IBM last Friday announced that it will
release a low-price disk server aimed at midsize companies that want to
establish storage area networks.
The DS300 is based on iSCSI, a protocol that relies on existing Gigabit Ethernet networks and is therefore less expensive than traditional Fibre Channel-based storage area networks.
The server has Ultra320 iSCSI drives, battery backup cache and power supplies. The system will start at US$2,995, IBM said.
The release is significant, because storage hardware and software
companies have been trying to reduce cost barriers by making their
products affordable to small and midsize companies, in large part by embracing the iSCSI standard.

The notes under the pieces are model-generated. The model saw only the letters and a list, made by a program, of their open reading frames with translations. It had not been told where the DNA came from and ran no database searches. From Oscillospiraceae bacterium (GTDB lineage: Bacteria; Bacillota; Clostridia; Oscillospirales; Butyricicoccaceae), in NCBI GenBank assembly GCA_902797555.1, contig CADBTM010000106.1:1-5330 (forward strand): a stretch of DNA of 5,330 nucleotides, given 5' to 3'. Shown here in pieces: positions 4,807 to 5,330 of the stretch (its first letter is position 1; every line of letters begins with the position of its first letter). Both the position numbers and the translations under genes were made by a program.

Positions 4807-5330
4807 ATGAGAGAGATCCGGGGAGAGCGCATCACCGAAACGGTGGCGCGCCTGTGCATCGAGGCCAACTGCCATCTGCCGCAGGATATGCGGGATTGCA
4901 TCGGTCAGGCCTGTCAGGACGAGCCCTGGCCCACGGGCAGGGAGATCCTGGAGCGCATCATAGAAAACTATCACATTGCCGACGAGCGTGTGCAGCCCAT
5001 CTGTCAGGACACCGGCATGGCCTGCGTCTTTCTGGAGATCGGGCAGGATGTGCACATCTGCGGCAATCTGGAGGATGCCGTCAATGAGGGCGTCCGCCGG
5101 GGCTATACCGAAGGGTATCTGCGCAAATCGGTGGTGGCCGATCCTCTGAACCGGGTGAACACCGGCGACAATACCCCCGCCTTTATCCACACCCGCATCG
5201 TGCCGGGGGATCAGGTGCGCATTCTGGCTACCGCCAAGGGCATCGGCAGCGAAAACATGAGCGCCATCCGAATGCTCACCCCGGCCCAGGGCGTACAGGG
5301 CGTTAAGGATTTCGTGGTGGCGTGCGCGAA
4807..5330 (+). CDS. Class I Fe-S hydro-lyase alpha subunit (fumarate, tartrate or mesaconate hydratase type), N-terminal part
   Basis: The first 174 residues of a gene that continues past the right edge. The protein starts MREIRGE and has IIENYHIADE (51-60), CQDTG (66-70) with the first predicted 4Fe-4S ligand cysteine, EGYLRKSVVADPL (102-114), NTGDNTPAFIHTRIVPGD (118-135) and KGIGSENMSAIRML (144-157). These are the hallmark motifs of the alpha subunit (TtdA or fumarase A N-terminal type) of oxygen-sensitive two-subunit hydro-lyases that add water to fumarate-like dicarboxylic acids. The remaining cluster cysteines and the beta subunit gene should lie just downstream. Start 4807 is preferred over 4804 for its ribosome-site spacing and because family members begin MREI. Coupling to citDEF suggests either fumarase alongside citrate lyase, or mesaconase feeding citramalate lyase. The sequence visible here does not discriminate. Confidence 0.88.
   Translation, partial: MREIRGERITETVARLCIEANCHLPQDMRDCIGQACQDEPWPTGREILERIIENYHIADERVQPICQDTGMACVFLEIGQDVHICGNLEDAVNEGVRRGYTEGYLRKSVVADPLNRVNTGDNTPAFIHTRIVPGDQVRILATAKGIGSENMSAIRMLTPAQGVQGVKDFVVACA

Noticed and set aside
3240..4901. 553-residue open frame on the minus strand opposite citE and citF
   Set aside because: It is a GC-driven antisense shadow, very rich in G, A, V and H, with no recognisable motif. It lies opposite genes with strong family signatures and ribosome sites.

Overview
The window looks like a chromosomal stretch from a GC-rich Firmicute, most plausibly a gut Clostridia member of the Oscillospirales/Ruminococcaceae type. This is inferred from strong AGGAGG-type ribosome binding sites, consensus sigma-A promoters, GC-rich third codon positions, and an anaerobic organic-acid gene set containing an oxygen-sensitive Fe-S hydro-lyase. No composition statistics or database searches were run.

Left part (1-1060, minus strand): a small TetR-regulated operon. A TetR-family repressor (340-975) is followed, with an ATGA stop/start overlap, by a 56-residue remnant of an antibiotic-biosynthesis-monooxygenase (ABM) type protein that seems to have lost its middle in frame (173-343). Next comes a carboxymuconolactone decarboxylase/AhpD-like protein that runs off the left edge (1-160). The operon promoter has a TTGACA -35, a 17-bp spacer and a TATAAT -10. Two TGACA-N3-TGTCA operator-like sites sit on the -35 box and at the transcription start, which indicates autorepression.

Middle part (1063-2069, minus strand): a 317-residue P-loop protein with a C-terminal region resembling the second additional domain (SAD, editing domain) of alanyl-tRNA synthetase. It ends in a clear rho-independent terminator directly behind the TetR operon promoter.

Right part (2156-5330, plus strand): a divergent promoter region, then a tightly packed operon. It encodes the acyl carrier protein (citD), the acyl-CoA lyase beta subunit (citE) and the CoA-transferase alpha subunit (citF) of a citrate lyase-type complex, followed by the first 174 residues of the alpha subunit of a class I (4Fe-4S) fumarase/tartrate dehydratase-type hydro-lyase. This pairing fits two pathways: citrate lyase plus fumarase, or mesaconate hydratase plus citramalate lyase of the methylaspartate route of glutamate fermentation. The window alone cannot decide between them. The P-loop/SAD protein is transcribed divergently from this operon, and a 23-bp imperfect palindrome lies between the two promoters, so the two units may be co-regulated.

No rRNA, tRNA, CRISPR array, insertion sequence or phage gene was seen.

IBM also announced the DS400, a 2GB Fibre Channel storage system
that's 5.25 inches tall. That server will start at US$5,254, IBM said.
Both servers can be managed with RAID (redundant array of
independent disks) management tools, and both run on Windows and Linux,
IBM said. Both are part of Big Blue's TotalStorage suite and will be available in the fourth quarter.
Also last Friday, IBM changed the name of its midrange storage arrays
from FastT storage servers to DS4000 midrange disk systems, and
announced new software for the product line. Big Blue's DS4000 Storage
Manager V9.1 software is designed to protect information via real-time
data replication. The software lets customers mirror data both
synchronously and asynchronously. It is free to existing customers and
can be downloaded from the company's Web site.
In addition, IBM said its high-end Enterprise Storage Server
products--sometimes referred to as "Shark"--are now part what it is
calling the "IBM TotalStorage Disk Systems Family."